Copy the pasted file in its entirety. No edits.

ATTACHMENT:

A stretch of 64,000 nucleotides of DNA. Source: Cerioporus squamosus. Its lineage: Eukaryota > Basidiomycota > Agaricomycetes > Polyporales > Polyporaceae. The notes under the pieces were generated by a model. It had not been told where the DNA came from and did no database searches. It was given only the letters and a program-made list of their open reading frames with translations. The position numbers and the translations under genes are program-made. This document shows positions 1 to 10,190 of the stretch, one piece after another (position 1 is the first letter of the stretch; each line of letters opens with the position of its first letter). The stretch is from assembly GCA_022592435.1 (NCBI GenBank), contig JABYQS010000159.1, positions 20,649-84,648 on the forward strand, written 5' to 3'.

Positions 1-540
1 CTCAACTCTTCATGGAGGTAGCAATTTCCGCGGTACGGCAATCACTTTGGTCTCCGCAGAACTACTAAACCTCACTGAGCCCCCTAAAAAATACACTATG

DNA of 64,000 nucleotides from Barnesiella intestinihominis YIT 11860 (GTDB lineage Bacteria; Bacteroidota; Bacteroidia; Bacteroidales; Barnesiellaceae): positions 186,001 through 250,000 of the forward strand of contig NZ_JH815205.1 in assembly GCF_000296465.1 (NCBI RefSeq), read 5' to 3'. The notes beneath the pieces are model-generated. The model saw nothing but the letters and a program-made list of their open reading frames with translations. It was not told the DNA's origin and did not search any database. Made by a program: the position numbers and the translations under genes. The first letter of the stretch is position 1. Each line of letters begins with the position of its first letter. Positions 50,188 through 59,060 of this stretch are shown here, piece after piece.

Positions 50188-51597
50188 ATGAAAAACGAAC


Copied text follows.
A stretch of 64,000 nucleotides of DNA. Source: Cerioporus squamosus. Its lineage: Eukaryota > Basidiomycota > Agaricomycetes > Polyporales > Polyporaceae. The notes under the pieces were generated by a model. It had not been told where the DNA came from and did no database searches. It was given only the letters and a program-made list of their open reading frames with translations. The position numbers and the translations under genes are program-made. This document shows positions 1 to 10,190 of the stretch, one piece after another (position 1 is the first letter of the stretch; each line of letters opens with the position of its first letter). The stretch is from assembly GCA_022592435.1 (NCBI GenBank), contig JABYQS010000159.1, positions 20,649-84,648 on the forward strand, written 5' to 3'.

Positions 1-540
1 CTCAACTCTTCATGGAGGTAGCAATTTCCGCGGTACGGCAATCACTTTGGTCTCCGCAGAACTACTAAACCTCACTGAGCCCCCTAAAAAATACACTATG

DNA of 64,000 nucleotides from Barnesiella intestinihominis YIT 11860 (GTDB lineage Bacteria; Bacteroidota; Bacteroidia; Bacteroidales; Barnesiellaceae): positions 186,001 through 250,000 of the forward strand of contig NZ_JH815205.1 in assembly GCF_000296465.1 (NCBI RefSeq), read 5' to 3'. The notes beneath the pieces are model-generated. The model saw nothing but the letters and a program-made list of their open reading frames with translations. It was not told the DNA's origin and did not search any database. Made by a program: the position numbers and the translations under genes. The first letter of the stretch is position 1. Each line of letters begins with the position of its first letter. Positions 50,188 through 59,060 of this stretch are shown here, piece after piece.

Positions 50188-51597
50188 ATGAAAAACGAAC